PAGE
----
Thanksgiving is upon us - and offers a perfect time to take a gratitude retreat.
I know, I know - it sounds pretty hokey. But stay with me, just for a minute.
Turns out that counting your blessings is actually good for you (and yes, I do know that the family you may be spending Thanksgiving with may or may not be among your blessings...) Researchers have found that practicing gratitude will likely improve not only your mood, but also your resistance to illness, the quality of your sleep and your progress toward your goals!
Spiritual traditions have touted the practice of gratitude for millenia. And now studies by Robert Emmons, PhD, professor of psychology at the University of California at Davis, and others have provided scientific evidence to back up the anecdotal evidence. Even business schools (Graziadio School of Business and Management) and WebMD tout the benefits of an attitude of gratitude.
A simple way to practice gratitude is to take just 3-5 minutes on two or three evenings in the next week to write down what you are grateful for. List as many things as you can think of in the time you have allotted, or write in more depth about three things and why you are grateful for them.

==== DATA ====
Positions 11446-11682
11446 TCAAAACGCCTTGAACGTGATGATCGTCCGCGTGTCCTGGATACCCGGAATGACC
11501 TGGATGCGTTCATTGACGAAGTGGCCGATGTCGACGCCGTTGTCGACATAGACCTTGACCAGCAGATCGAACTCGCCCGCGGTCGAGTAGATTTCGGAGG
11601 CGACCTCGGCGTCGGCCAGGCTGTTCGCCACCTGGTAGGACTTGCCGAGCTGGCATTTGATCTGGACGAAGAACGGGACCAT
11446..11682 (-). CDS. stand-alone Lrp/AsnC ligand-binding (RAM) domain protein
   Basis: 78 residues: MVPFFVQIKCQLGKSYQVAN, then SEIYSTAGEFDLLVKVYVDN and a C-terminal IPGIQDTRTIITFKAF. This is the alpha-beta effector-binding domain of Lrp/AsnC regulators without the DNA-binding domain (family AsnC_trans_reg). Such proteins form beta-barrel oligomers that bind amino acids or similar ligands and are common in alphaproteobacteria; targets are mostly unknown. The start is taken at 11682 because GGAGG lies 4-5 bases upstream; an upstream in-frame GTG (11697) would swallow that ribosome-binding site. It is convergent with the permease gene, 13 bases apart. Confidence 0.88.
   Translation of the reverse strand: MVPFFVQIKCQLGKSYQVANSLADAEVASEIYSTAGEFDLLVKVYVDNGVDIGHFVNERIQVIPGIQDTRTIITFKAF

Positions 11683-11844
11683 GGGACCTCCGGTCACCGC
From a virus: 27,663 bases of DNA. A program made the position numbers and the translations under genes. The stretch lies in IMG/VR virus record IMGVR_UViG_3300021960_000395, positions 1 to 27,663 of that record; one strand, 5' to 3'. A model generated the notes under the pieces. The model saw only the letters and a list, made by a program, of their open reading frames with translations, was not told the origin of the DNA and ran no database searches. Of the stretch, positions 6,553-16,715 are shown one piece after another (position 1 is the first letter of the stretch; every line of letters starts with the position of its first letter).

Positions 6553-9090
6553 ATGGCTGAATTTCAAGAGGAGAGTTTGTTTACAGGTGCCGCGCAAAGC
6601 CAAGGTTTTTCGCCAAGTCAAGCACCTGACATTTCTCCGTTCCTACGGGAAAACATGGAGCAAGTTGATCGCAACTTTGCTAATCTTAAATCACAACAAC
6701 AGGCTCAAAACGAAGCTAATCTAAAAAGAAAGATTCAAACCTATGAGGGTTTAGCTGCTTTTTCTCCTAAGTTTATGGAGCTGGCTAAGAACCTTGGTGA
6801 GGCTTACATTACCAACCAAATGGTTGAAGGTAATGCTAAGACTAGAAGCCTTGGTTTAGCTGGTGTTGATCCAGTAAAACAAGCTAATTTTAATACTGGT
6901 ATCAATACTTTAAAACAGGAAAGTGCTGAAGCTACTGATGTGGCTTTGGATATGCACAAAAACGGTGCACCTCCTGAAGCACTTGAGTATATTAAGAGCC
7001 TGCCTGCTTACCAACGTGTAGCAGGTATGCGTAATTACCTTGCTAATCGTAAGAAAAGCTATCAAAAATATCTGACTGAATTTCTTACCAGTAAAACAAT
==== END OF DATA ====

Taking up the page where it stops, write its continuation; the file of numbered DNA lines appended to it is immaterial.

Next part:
If you find this practice helpful, continue it indefinitely, or whenever things don’t seem to be going your way.
For more on this subject, check out THANKS! How Practicing Gratitude Can Make You Happier (New York: Mariner Books, 2008) by Robert Emmons, PhD.
I am grateful that you are taking time to retreat! I am convinced that if we each took a One Hour Retreat once a week and 3-5 minute mini-retreats once or twice a week, the world would be a better place.